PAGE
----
The China files, postscript: Feisty females
The author is a Reuters Breakingviews columnist. The opinions expressed are his own.
By Hugo Dixon
My first visit to China was in 1979. I was a schoolboy. It must have been one of the earliest Western school trips to the mainland. Mao Zedong had died three years before, Deng Xiaoping had launched the country on three decades of supercharged growth and the one-child policy had just been initiated. I hadn’t been back until this March.
Back then, Mao’s image was plastered everywhere and almost everybody wore Mao suits. I even bought one for myself. I also bought a Mao poster and stuck it in my bedroom at school. Nowadays, the posters have virtually vanished, along with the suits.
But that wasn’t the only thing that was different in my recent visit. The main thing that struck me were China’s feisty females. Could this be a by-product of the one-child policy that led to selective abortion, female infanticide and an excess of boys?
Two young women picked me up inside Beijing’s Forbidden City, home of the pre-revolutionary imperial family. Both had steady boyfriends. One actually felt her bargaining position was so strong that she should upgrade her man because he wasn’t rich enough to buy a home. In China, grooms are expected to provide the home, which is quite a burden in the property-bubble infected cities.
I accepted an invitation to tea, even though I don’t like the drink. And when we arrived at the tea house, I went along with the suggestion that we try a little bit of every type. The bill came to a staggering 2,160 yuan ($333). That was eight cups of tea each for three people at a cost per cup of 49 yuan — plus an elaborate assortment of extras. I had been scammed. I negotiated the price down to 400 yuan, still way over the top for the tea but perhaps a reasonable price for the field research.
My next encounter was with Zhang Xin, the billionaire chief executive of Soho China, a cutting edge property group. Suave, attractive, sophisticated, she’s not just a member of the Beijing elite; she’s part of the global elite. Zhang had a cameo appearance in the film “Wall Street: Money Never Sleeps.” Oliver Stone, the film’s director, is a friend. Zhang also doesn’t slap up non-descript office buildings. She has commissioned no fewer than three separate complexes by Zaha Hadid, the Iraqi-British superstar architect.
Back in 1979, I doubt there was anybody who straddled these worlds as smoothly as Zhang. But go back another three or four decades and you had Soong Meiling, wife of Chiang Kai-shek, China’s leader before Mao. She didn’t just hold sway in China; she wowed the Americans too. She stayed in the White House with Franklin Roosevelt, was the first woman to address a joint session of Congress and had a close relationship with Wendell Willkie, the Republican whom Roosevelt defeated in 1940.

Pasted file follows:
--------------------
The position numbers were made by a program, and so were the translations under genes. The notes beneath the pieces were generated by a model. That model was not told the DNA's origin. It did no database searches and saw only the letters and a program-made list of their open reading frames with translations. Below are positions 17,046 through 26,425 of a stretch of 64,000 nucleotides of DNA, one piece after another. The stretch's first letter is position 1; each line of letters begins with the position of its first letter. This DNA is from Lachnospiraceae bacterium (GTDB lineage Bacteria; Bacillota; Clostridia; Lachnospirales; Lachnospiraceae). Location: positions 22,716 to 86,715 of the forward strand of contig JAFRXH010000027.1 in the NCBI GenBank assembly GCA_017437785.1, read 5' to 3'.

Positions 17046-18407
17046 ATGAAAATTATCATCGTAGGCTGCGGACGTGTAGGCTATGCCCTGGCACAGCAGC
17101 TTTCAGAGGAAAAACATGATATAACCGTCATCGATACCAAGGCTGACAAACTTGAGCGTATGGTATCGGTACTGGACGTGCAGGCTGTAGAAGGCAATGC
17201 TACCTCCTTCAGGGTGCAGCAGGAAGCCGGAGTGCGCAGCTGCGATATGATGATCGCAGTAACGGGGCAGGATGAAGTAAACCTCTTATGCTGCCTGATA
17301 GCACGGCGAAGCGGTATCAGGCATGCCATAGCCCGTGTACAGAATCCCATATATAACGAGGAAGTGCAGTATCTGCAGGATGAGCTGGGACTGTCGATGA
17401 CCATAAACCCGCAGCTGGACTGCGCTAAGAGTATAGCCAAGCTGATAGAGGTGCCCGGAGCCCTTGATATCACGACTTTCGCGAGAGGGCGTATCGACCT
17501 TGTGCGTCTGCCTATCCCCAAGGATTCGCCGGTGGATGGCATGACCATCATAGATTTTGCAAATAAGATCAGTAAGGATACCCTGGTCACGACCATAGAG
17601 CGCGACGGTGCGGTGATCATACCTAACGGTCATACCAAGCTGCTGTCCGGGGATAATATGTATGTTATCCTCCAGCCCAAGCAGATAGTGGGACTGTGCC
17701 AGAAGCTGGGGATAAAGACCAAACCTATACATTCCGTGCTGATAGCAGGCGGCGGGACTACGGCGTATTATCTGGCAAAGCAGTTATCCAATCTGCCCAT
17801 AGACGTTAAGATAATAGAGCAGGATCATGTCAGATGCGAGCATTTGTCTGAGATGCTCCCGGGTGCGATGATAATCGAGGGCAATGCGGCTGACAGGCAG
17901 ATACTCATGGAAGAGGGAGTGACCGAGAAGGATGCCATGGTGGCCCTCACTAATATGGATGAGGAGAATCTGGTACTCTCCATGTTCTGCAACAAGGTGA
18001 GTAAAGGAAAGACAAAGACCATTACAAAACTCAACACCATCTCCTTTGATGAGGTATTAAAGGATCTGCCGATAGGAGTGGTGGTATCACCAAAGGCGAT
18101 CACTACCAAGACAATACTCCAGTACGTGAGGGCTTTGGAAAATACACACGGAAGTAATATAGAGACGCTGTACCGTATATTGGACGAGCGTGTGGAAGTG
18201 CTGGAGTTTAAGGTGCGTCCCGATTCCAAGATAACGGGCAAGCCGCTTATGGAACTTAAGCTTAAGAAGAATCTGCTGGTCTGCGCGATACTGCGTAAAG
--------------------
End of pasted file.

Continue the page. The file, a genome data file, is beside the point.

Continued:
SLAUGHTERING THE DUMPLING
A few days later, I sat next to Karen Chen, another fascinating woman, at a dinner in Shanghai. When I travel, I often have round-table dinner parties. In some countries, it’s hard to find a round table. But this isn’t a problem in China. At this particular dinner, in an exquisite boutique hotel, the guests were young millionaires with a conscience. Most had charities they had established, many concerned with the environment.
We were having a lively conversation about culture, politics and economics — or, at least, that’s what I thought — until my neighbor erupted.
“You think you are a hot-shot journalist,” Chen said — or something like that, because this isn’t a verbatim quote. “But you can’t just come here on a Friday night and organize a debate in the way that you want. We want to have fun. We want to relax. You don’t understand China. If you want to understand, you should listen. You shouldn’t try to impose your ways on us.”
My neighbor was “old money” — which, in China, means roughly two decades old, given that it has only been possible to accumulate wealth since Mao’s death. She’d been educated abroad and worked in investment banking before returning to Shanghai to start taking over her parents’ real-estate business. Her big idea was xiao — a word which roughly means respect for one’s elders.
I was reeling. Was I a neo-imperialist, despite my best intentions? All I felt I could do was roll with the punches.
“What’s more, you slaughtered the dumpling.” Chen pressed her advantage. “We were laughing at you. You didn’t notice it. This was a delicious, elegant dumpling. But you don’t know how to eat it. You didn’t ask us. You just poked it with your chopstick and all the juices spurted out.”
It was true. I didn’t know how to eat the dumpling. It was just too vast to pop in my mouth. The correct procedure is to pick it up with your chopsticks, bite the head off, suck out the juice and then gobble up the shrunken mass. But I also reflected that I was nearly twice Chen’s age. I was delighted that, in giving me a dressing down, she had not shown me too much xiao.
My dumpling assailant isn’t the only one demolishing the stereotypical image of the demure Chinese woman. Some 69 percent of China’s women aged 15-64 work, compared with an OECD average of 60 percent and only 34 percent in India. That’s a huge asset, although, of course, it means Beijing has one fewer lever to pull as it looks for new sources of growth. Countries like India can, if they choose, turn to a huge source of untapped labor.
But an army of educated, opinionated women could be a powerful engine of change. If the rest are anywhere near as dynamic as my three experiences suggested, China’s feisty females may be one of the country’s best chances of taking on its considerable vested interests.